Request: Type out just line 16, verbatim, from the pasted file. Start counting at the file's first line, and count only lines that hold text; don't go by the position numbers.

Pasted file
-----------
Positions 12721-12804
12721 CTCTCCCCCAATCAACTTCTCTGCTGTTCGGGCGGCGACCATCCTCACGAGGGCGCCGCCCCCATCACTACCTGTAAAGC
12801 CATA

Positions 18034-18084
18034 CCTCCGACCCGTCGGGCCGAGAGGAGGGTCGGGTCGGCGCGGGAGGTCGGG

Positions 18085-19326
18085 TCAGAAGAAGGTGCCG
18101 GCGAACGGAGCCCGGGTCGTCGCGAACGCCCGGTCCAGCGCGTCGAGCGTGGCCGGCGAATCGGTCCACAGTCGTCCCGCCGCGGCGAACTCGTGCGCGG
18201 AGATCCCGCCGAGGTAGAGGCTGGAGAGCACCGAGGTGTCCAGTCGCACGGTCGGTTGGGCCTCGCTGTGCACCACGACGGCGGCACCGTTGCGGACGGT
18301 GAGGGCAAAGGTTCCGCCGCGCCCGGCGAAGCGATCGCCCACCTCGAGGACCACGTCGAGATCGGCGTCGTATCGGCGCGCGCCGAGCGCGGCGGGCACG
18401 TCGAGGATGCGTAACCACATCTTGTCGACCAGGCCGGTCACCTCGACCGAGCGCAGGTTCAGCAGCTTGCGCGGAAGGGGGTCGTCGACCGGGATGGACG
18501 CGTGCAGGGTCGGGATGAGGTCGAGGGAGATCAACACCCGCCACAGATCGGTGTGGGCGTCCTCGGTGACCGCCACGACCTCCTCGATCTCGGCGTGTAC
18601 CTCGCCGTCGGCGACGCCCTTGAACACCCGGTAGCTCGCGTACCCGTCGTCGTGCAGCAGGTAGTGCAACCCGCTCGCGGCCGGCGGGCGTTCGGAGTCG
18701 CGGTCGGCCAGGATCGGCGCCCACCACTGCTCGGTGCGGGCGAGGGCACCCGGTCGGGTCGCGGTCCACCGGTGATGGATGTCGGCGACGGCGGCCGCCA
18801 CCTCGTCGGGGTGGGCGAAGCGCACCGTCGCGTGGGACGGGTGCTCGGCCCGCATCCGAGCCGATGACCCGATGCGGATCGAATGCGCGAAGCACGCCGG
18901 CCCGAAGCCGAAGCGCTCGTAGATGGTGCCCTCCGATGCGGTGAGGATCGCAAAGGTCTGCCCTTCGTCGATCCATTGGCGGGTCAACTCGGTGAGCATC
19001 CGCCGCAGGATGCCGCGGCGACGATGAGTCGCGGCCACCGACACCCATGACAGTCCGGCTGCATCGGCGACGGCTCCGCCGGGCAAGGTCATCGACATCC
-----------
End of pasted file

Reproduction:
18901 CCCGAAGCCGAAGCGCTCGTAGATGGTGCCCTCCGATGCGGTGAGGATCGCAAAGGTCTGCCCTTCGTCGATCCATTGGCGGGTCAACTCGGTGAGCATC